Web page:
Jamie Lee Curtis returns as a broken Laurie Strode, and we are taken inside her troubled mind. 20 years after the original, Laurie has assumed a new identity in Keri Tate, the headmistress of a very posh, secluded private school in Northern California. She doesn’t have a daughter named Jamie Lloyd, but she does have a son named John, who resents living under his mother’s watchful eye his entire life. Keri is a functioning alcoholic and has a burgeoning romantic relationship with Will Brennan (Adam Arkin). With the opening scene, there is a satisfying throwback with the return of Nurse Marion Chambers (Nancy Stephens), who appeared in the first two films. It might have taken 20 years, but Michael tracks Keri/Laurie down to the school that Halloween. The entire staff and students, except for John (Josh Hartnett), his girlfriend Molly (Michelle Williams) and friends Sarah (Jodi Lyn O’Keefe) and Charlie (Adam Hann-Byrd), take a trip to Yosemite National Park that weekend, leaving the campus virtually at Michael’s mercy.

While polished and in the post-Scream era, “Halloween H20” harkens back to the simplicity of the original movie. But instead of Laurie/Keri continuing to play the victim, she decides enough is enough and confronts her monster. The last 30-35 minutes are an absolute thrill ride, and Laurie (fittingly) ends the horror once and for all. (Let’s just pretend Resurrection never happened, m’kay?)


2. “Halloween II” (1981)

John Carpenter never had any intention of making a sequel. He has gone on record saying the first film presents a complete story. This is Hollywood, however, and they knew they had a cash cow to milk for all eternity. So, Carpenter grabbed a six-pack of beer and got to writing the follow-up. Instead of seemingly rehashing the same story, he includes a twist: Laurie Strode is, in fact, actually Michael Myers sister. Gasp! It all makes sense! The reveal is embedded in a throwaway scene with Dr. Loomis and Nurse Marion Chambers, but the film generally works as a darker, more brooding and ominous feature, picking up exactly where the first one left off. Laurie Strode is taken to the area hospital (perhaps the worst-lit hospital ever!), and she lies around for half the movie. It is definitely a slow burn, as Michael tracks her down and slowly kills off the hospital staff. Most of the new characters are devoid of personality, except for maybe Jimmy and Janet, who meet pretty grisly ends.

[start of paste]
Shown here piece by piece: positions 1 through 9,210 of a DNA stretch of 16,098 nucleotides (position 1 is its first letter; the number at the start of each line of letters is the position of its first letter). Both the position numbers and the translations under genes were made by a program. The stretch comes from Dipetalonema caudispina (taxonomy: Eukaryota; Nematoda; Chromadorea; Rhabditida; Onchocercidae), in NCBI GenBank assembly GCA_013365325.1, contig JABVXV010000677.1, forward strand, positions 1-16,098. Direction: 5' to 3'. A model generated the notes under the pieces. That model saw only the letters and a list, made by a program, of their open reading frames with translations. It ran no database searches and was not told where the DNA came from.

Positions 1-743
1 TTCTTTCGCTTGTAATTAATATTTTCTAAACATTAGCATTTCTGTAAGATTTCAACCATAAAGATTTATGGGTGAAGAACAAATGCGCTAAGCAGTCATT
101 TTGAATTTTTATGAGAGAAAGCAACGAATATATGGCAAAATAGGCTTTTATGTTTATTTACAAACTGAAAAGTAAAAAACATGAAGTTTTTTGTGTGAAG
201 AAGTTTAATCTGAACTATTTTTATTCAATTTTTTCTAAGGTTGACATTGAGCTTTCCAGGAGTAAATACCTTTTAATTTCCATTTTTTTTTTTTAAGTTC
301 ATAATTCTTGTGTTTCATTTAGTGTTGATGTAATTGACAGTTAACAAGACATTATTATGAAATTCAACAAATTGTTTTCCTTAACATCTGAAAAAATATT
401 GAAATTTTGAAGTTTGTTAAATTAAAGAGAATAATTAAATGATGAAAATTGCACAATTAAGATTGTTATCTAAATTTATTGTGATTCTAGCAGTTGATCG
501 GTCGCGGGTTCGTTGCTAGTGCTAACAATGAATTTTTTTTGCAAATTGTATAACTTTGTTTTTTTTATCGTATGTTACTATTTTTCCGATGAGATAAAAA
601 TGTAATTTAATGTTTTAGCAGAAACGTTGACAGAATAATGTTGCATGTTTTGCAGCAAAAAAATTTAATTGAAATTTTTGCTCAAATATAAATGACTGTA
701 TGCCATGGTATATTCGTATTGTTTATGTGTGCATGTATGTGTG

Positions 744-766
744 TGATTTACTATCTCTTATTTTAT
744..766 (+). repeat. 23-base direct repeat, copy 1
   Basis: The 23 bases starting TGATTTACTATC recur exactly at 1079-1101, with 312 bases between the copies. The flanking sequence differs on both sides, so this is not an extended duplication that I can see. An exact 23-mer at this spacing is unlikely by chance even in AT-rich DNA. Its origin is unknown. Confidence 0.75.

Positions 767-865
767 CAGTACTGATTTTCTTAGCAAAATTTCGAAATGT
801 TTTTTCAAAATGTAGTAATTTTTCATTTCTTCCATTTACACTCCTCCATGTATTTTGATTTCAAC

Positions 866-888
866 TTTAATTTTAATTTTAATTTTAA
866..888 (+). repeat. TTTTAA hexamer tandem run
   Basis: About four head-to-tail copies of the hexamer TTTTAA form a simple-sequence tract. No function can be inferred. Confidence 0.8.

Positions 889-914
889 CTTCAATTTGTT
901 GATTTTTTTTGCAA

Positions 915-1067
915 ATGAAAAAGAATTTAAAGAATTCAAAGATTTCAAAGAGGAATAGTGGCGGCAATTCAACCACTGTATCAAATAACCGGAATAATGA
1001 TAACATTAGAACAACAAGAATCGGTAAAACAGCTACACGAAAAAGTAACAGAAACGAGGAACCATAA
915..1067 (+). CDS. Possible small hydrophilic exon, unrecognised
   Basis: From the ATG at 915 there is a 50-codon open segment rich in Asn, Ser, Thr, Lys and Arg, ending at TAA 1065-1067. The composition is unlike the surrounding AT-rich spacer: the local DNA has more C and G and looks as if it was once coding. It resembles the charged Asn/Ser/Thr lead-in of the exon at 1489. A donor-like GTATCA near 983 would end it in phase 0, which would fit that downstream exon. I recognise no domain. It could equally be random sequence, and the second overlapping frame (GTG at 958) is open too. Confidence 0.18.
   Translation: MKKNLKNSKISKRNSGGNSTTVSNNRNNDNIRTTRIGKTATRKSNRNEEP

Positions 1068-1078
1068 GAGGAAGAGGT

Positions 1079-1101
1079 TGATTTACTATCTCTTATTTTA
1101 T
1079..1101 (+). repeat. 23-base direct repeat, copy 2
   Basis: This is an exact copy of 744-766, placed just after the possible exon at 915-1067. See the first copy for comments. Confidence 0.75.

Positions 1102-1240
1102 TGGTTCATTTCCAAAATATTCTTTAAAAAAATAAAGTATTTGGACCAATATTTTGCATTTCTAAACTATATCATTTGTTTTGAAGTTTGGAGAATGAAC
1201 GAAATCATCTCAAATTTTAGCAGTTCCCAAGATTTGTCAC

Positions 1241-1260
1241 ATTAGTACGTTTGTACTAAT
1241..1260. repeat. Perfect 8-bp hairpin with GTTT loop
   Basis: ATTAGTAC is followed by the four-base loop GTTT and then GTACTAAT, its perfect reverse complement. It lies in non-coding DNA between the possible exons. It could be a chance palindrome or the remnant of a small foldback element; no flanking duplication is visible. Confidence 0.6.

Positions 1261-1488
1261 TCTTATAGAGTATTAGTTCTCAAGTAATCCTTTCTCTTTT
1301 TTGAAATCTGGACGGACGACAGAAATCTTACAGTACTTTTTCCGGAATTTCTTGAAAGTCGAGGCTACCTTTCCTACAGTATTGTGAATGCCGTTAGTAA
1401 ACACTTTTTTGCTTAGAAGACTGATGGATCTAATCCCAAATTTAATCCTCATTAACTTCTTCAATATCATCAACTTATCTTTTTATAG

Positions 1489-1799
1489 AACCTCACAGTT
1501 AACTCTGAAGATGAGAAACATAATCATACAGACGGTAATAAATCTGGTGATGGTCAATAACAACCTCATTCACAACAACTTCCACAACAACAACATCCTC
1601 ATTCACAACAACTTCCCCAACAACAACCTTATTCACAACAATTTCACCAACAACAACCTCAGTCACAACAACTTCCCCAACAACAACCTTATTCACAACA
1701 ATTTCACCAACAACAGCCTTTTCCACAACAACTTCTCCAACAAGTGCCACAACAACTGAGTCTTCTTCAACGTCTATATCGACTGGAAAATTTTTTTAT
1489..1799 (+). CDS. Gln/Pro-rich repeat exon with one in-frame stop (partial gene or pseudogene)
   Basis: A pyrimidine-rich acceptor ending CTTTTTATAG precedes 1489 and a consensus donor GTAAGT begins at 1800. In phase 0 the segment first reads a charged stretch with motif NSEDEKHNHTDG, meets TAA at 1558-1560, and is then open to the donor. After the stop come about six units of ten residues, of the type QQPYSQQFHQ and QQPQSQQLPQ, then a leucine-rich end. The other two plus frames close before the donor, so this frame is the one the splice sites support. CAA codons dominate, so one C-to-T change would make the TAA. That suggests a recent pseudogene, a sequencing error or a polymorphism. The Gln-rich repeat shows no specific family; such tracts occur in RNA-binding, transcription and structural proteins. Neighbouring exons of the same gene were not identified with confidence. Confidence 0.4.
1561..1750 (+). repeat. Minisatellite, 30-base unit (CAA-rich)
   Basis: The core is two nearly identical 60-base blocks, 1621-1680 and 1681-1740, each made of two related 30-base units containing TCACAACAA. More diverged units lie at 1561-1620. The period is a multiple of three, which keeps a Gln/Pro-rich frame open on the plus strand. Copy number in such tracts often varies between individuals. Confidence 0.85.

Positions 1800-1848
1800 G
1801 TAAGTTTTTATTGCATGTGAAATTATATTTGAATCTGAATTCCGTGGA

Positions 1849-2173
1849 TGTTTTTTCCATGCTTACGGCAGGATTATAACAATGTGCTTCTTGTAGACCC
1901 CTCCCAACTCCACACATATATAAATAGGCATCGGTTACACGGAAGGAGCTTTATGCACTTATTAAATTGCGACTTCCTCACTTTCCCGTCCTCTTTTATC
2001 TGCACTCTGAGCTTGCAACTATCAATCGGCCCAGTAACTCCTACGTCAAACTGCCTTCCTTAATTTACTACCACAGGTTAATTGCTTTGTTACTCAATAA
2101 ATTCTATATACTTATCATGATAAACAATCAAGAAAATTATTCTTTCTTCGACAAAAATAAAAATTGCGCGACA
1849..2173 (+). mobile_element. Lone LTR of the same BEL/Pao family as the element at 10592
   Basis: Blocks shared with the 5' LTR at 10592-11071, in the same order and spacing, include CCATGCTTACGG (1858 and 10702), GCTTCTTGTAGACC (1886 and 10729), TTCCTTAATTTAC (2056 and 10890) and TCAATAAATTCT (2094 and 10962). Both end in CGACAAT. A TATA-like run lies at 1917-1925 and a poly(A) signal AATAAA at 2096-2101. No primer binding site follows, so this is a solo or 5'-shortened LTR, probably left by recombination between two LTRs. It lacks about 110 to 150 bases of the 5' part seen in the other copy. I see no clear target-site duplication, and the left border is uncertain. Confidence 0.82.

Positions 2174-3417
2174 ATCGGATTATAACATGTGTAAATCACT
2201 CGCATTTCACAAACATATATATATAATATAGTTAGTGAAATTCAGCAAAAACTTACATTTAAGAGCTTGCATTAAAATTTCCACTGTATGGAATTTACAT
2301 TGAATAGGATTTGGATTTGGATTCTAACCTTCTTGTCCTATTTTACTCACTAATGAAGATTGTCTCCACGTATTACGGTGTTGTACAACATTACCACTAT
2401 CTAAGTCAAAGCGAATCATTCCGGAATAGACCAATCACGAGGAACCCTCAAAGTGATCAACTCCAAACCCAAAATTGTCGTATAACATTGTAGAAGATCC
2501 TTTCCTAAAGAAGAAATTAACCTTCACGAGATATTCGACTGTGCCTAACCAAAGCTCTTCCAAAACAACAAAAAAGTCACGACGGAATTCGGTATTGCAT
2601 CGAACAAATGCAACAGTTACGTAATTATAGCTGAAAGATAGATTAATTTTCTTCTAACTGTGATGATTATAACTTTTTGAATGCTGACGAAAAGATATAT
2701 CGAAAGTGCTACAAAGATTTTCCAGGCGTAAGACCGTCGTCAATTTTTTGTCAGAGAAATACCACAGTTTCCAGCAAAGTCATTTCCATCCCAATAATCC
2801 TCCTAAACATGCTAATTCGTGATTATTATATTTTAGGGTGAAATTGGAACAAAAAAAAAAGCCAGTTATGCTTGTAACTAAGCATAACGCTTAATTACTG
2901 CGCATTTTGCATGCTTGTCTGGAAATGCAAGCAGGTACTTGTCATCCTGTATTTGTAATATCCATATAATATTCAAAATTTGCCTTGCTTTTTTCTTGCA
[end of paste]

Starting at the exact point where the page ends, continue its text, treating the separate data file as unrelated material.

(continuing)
Again, the payoff comes in the last 20-25 minutes when Michael catches up to Laurie. All hell then breaks loose, and Laurie and Dr. Loomis are trapped inside one of the emergency rooms. “It’s time, Michael,” Loomis stated, matter of factly, a twinkle in his eye. The explosive ending will leave you reeling (and cheering).


1. “John Carpenter’s Halloween” (1978)

Nothing beats the original. Intimate and moody, Carpenter struck a gold mind. From long, drawn-out camera pans (including the opening sequence during which a six-year-old Michael stabs his sister) to the totally campy but relatable dialogue and Michael Myers’ methodical stalking of babysitters, “Halloween” set the bar ridiculously high for slasher films. And there is virtually no blood whatsoever. The entire atmosphere is built on tension and keeping the viewer guessing. So, a guy has a knife? You don’t need to see it to be scared. Michael is left in the shadows for much of the entire film, and only within the last five minutes are you given a brief glimpse of the man behind the mask. When Dr. Loomis peers over the balcony at the end, after shooting him six times, there is an uneasiness that sets in as the camera flashes, and Michael is gone. That is terrifying.

Jason Scott
Writer. Alan Jackson, Patty Loveless & Linda Ronstadt made me fall in love with country music. My heart's just like a wheel.Follow me on Twitter.